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Difference between *.com and *.bat under W2K

My question is:
What is the difference between .com file and .bat file.
I mean internals, how they are executed by the kernel and differences in memory allocation etc.
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omk
Asked:
omk
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1 Solution
 
omkAuthor Commented:
I am intersted only in Windows 2000.
Thanks
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griesshCommented:
exe and com files are binaries that are loaded into memory and executed. A com file has one special feature, the executable will fit in one 64KB segment (they were created in the early DOS days when RAM was still precious ...).

A bat file is first of all a text file. This text file contains commands that could be run from a command line. Instead of doing this manually, the command interpreter will open a new shell for you and then execute the commands in the bat file. (So writing your own batch interpreter isn't too difficult, you need to read a text file that follows a few rules and then you do a ShellExec()).

And that is valid for all Windows versions.

I guess that's not enough for you (300 points?), but you will have to be a bit more specific about what you need to know.

======
Werner

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Kyle SchroederEndpoint EngineerCommented:
Did you maybe mean the difference between .bat and .cmd?  To the best of my knowledge, the only difference there is a .cmd is only executable under an WinNT (NT 3.x, NT 4.x, Win2K, WinXP) environment, while a .bat will run in either.  .cmd is used to designate that the file is for NT, and may contain NT specific commands.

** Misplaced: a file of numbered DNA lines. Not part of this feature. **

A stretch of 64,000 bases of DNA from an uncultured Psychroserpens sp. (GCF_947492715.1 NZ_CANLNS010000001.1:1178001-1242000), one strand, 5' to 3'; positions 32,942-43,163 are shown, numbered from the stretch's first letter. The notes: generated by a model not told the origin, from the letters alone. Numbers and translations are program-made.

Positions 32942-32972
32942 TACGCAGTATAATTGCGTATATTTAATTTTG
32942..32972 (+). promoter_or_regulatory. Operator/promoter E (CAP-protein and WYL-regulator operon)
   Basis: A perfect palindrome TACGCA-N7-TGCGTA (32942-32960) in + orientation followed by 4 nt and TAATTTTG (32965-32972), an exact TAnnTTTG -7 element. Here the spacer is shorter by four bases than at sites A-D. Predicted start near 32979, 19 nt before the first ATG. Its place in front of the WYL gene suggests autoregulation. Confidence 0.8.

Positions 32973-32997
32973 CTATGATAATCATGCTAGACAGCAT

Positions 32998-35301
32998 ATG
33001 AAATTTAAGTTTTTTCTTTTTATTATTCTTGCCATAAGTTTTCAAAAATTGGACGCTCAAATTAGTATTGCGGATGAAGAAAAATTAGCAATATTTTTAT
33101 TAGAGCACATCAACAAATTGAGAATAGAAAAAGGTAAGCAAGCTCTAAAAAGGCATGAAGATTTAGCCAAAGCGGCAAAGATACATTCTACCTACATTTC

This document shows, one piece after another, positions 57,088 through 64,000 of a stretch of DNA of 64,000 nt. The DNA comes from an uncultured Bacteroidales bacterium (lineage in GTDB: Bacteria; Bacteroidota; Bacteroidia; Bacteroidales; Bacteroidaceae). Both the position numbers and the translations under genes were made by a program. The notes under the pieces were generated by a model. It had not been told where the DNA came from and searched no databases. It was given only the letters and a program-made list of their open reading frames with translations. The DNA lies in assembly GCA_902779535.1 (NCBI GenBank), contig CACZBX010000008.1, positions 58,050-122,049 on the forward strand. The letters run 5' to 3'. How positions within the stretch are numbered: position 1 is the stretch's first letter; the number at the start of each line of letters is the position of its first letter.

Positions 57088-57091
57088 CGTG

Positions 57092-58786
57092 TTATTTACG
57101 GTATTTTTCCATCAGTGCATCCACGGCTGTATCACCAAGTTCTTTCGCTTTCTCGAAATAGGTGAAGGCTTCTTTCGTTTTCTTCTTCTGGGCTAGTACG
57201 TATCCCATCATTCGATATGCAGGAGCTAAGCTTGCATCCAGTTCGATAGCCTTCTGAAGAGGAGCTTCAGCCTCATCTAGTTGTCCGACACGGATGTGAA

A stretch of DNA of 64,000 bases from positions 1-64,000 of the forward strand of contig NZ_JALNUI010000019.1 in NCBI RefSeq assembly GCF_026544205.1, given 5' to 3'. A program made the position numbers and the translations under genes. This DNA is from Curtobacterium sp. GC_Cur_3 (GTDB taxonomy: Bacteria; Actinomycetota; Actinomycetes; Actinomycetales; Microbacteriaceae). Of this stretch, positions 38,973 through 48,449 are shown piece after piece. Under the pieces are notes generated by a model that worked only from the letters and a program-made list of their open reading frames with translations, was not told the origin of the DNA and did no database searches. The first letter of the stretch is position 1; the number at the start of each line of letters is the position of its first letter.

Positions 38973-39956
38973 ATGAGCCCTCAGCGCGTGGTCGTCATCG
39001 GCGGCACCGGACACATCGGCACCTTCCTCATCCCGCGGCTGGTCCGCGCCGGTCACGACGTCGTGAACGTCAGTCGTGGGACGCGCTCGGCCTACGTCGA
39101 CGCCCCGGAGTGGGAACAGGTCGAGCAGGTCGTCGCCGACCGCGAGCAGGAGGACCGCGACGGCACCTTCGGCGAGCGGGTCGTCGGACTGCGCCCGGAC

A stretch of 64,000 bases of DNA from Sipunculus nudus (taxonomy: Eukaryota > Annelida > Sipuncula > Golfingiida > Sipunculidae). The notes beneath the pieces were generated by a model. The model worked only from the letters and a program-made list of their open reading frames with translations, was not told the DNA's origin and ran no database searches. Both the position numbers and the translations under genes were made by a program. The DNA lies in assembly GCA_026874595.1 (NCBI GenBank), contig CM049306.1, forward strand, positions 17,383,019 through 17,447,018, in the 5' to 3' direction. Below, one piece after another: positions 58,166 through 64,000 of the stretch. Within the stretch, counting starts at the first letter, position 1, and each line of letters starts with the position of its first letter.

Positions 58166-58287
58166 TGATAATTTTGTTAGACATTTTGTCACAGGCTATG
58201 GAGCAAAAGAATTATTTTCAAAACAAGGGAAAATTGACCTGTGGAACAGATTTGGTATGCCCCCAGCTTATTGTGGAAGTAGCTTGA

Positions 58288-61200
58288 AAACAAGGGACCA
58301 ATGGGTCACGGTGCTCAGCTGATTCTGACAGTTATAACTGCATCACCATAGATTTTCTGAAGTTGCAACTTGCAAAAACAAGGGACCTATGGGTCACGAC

-dog*
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omkAuthor Commented:
I mean exactly what I mean, what is the difference between say test.bat and test.com under windows 2000.
Say I have test.bat. Then I rename it to test.com.
Then I create a shortcut to test.com. Then I rename test.com back to test.bat. Then I edit the shortcut so that it still point to this test.bat. So my question is why the system treats this test.bat different, than if I siply created a shortcut to initial test.bat.
FYI these are DIFFERENT.
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Kyle SchroederEndpoint EngineerCommented:
What?  First I wonder why you're spending so much time renaming bat files and editing their shortcuts...but I'm sure you must have a reason...

What do you mean that "the system treats this test.bat different"?

OK...I worked through your strange question, and I think I know what you are talking about.  When you make a shortcut to a .com file, its not just a typical .lnk file.  If you examine the shortcut, it is actually test.com.pif.  The .pif indicates that the program it is targeted at is a MS-DOS .EXE or .COM program.  Creating a shortcut to test.bat creates a file test.bat.lnk.  A .lnk (link) file is a standard Windows shortcut that can be used for any file (except the abovementioned MS-DOS .COM or .EXE file) or even a folder.  Windows processes .LNK files differently than .PIF files; if you are extremely curious as to the low-level "what's happening exactly" differences, you might want to check the Windows 2000 Resource Kit which you can purchase at most bookstores that carry computer books, or direct from Microsoft, Amazon, BN.com, etc....

-dog*
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omkAuthor Commented:
OK,
It is very close.
say i have ResKit, can you point where I can find detailed explanation there?
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omkAuthor Commented:
You can look thru this link with related (not the same) issue
http://support.microsoft.com/default.aspx?scid=kb;EN-US;q139628
I really curious what happens on the lowest level as it is only possible with Microsoft products.
I am not able to give more than 300 points for a single question, but I will raise it up to a 1000 points for a complete answer.
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xchangeCommented:
So, as werner pointed out, the system will EXECUTE a .com file. Whereas in the case of a .bat file the system will execute COMMAND.COM instead and pass it the '.bat file's name as a parameter.